Pierre, SD.   –   Outside of the major cities in South Dakota and across the country, communities on Thursday are celebrating National Rural Health Day.

South Dakota Gov. Dennis Daugaard has issued a proclamation marking the day.

More than 60 million Americans live in rural areas, and Tom Martinec, deputy secretary of the state for Department of Health, says the biggest challenge South Dakota’s rural communities face is a workforce shortage.

When providers leave an area that affects access to care as well as economic stability.

“A lot of times, the health care facilities are some of the larger employers in the community, and the community really sees that as a vital resource that needs to be provided,” he points out. “In those situations where they lose a health care facility or they lose some practitioners, that really impacts the community.”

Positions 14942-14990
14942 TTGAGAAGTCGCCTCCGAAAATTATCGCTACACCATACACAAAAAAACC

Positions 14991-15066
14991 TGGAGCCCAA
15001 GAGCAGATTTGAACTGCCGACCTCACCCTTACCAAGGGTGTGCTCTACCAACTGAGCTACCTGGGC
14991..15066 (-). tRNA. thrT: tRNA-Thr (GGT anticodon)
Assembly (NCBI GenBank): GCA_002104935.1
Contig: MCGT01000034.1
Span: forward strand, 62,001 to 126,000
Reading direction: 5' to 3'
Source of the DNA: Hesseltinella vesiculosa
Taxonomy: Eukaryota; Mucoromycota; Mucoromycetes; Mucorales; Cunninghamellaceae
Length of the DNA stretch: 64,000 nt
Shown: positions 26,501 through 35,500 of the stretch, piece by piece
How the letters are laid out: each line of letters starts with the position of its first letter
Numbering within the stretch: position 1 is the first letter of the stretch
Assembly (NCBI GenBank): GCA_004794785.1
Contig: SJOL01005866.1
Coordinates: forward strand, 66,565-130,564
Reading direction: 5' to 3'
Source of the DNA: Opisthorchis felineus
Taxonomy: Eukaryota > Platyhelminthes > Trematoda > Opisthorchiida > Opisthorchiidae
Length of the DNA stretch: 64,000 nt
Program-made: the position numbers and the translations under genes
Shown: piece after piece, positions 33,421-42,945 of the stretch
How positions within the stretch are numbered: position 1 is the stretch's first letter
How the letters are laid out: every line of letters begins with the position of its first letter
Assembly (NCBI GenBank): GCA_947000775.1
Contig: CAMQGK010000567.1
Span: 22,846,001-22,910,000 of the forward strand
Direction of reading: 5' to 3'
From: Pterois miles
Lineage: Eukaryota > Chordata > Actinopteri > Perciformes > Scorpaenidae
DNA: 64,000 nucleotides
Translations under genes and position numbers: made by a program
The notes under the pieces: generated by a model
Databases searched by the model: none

Martinec says Emergency Medical Services are another big hurdle. Often in rural communities, the EMS workforce is voluntary.

But Martinec says rural communities’ biggest challenge also reveals one of its biggest strengths – the devoted nature of rural workers.

“Those are some of the most dedicated, hard working folks you’ll find in health care because they’re committed to that facility,” he states. “It’s more of a community type of commitment they have. And so, we see very good quality of care.”

Martinec says telemedicine has expanded health care in rural areas, giving isolated communities access to specialized services.

He says telemedicine is one the assets helping to keep rural facilities viable.


Eric Tegethoff, Public News Service